Many agree that yawning is a reflexive deep inhalation caused by decreased oxygen levels in the blood, and is most often associated with sleepiness or boredom. Excessive yawning (1-4 yawns per minute) is associated with a variety of conditions.
There are two things that happen when we yawn, those being that we open our jaw wide and we take a very deep breath. This only happens for a moment and creates a tremendous pressure in the lungs. Although some scientists offer the low oxygen hypothesis, others believe yawning may be:
These possibilities overlap in large part, but none appear to have been unequivocally proven. Whatever the physiology behind yawning, it is clear that it is a basic motor behavior; yawning can remain intact in an otherwise paralyzed person, and yawning has been reported in fetuses.
The majority of disorders associated with yawning are those of the central nervous system, including epilepsy, encephalitis, brain tumors, multiple sclerosis and progressive supranuclear palsy. Excessive yawning is also associated with opiate withdrawal and the consumption of a variety of drugs that affect neurotransmitters, such as drugs prescribed for Parkinson's disease or depression. Studies have shown that people with brain lesions, tumors and certain kinds of epilepsy often yawn excessively, while schizophrenics yawn very little.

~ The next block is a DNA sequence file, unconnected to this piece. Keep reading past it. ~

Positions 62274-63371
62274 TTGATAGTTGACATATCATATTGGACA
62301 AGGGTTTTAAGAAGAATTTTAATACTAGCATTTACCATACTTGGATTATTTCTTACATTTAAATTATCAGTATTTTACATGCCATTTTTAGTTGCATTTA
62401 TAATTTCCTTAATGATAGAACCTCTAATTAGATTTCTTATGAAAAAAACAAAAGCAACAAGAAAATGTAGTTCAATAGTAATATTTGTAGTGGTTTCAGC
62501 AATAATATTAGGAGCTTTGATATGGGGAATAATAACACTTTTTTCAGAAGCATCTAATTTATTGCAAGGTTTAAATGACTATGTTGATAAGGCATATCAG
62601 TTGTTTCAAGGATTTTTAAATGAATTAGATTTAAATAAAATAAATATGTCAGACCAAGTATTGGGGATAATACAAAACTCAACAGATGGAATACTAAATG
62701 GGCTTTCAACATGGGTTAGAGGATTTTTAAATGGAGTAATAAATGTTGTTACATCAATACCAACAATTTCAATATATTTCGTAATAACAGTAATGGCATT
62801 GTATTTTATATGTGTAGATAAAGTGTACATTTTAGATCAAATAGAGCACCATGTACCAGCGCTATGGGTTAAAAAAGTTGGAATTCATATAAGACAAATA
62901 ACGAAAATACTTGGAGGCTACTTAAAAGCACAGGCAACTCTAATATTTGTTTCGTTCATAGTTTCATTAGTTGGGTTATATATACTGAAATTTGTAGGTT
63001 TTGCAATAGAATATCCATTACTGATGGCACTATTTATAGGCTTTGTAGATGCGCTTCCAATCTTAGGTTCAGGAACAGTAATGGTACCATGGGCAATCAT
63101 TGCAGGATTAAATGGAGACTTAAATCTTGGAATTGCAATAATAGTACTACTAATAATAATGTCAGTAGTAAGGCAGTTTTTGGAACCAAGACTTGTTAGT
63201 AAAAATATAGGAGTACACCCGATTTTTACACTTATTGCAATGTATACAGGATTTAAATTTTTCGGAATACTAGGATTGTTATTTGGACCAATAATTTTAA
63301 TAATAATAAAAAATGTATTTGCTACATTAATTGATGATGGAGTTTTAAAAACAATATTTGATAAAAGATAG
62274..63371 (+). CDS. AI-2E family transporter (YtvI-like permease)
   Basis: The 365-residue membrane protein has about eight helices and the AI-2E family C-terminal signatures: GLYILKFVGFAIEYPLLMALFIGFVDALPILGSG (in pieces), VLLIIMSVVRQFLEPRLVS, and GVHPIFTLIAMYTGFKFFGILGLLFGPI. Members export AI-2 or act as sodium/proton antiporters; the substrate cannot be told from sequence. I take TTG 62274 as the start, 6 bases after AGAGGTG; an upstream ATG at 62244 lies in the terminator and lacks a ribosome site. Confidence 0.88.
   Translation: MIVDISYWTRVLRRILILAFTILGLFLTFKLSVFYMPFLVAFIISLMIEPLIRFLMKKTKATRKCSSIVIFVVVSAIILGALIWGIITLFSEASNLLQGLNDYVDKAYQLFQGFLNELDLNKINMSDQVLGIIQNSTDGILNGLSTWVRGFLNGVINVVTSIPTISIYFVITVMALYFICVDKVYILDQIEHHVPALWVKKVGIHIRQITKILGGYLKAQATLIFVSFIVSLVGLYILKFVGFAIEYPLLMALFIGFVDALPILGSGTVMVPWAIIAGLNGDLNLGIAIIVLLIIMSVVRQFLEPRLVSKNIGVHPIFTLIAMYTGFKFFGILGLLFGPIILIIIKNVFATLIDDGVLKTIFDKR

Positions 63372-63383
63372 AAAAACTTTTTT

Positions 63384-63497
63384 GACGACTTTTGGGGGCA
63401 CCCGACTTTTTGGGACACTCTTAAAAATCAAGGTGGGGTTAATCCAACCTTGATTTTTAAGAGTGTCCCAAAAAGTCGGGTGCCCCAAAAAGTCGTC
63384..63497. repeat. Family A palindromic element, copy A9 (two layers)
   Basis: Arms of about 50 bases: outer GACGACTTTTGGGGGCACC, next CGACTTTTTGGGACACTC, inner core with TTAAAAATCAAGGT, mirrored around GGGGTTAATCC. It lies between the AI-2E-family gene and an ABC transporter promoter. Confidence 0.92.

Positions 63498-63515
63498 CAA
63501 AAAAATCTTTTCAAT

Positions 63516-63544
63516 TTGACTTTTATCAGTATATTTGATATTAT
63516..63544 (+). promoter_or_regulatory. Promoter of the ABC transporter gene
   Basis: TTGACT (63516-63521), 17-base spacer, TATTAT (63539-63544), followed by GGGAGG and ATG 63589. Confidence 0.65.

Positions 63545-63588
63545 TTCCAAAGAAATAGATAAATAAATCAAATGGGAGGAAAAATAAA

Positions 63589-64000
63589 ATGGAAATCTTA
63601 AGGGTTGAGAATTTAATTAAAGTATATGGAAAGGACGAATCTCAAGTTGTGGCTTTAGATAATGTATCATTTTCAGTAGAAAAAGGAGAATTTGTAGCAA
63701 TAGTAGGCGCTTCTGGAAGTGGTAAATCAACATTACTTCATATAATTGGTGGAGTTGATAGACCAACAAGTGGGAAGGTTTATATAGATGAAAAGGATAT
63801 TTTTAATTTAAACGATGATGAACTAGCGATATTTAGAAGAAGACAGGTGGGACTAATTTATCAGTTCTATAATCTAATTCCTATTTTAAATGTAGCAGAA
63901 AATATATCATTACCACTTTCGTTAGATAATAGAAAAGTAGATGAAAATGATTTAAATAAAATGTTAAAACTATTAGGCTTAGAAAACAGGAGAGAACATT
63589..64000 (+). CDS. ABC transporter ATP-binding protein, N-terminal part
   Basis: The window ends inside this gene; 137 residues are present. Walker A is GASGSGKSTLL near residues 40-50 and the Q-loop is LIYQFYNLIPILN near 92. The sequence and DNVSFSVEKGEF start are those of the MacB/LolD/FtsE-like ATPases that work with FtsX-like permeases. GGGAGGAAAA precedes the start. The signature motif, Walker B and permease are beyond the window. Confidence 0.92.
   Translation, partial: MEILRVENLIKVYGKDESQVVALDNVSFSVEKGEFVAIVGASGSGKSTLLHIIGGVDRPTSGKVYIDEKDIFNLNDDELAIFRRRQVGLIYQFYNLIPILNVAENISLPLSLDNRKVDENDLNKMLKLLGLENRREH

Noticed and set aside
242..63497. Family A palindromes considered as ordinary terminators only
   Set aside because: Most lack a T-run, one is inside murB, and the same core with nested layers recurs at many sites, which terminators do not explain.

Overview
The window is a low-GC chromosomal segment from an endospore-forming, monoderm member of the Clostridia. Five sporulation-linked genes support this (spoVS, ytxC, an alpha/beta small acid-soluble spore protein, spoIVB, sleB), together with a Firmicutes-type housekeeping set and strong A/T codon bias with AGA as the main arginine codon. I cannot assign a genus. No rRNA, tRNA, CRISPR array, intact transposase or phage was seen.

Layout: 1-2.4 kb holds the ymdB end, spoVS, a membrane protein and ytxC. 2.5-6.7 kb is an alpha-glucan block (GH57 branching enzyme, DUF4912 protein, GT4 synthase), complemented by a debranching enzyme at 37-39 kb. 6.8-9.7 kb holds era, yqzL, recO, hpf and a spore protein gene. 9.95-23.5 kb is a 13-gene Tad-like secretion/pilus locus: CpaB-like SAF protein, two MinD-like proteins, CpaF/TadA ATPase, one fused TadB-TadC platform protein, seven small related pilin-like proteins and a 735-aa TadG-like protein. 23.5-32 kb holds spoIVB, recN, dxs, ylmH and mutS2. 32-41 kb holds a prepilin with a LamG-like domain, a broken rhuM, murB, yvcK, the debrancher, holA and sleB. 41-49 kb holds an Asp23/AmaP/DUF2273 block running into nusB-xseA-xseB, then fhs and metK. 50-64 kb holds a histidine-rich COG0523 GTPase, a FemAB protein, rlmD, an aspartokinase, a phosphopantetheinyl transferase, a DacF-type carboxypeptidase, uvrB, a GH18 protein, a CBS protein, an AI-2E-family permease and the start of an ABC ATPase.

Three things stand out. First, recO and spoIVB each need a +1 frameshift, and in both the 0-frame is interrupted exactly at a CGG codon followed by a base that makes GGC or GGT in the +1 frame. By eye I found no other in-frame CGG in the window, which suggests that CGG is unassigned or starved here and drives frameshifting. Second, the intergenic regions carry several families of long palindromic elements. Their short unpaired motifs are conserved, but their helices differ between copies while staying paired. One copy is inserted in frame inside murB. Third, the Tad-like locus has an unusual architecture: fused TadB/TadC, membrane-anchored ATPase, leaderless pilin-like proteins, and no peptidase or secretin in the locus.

Yawning can also be the first sign of what is called the vasovagal reaction. Potentially adversive stimuli, such as needle pricks or even generalized anxiety about some future event, can lead to increased activity in the vagus nerve. In some people the increased activity can cause their blood pressure and heart rate to fall. If the reaction is mild, these people may yawn, or feel apprehensive or restless. In more severe cases a person can exhibit dizziness, nausea, palpitation or even fall into unconsciousness.
If the symptom concerns you, you should consult your doctor.
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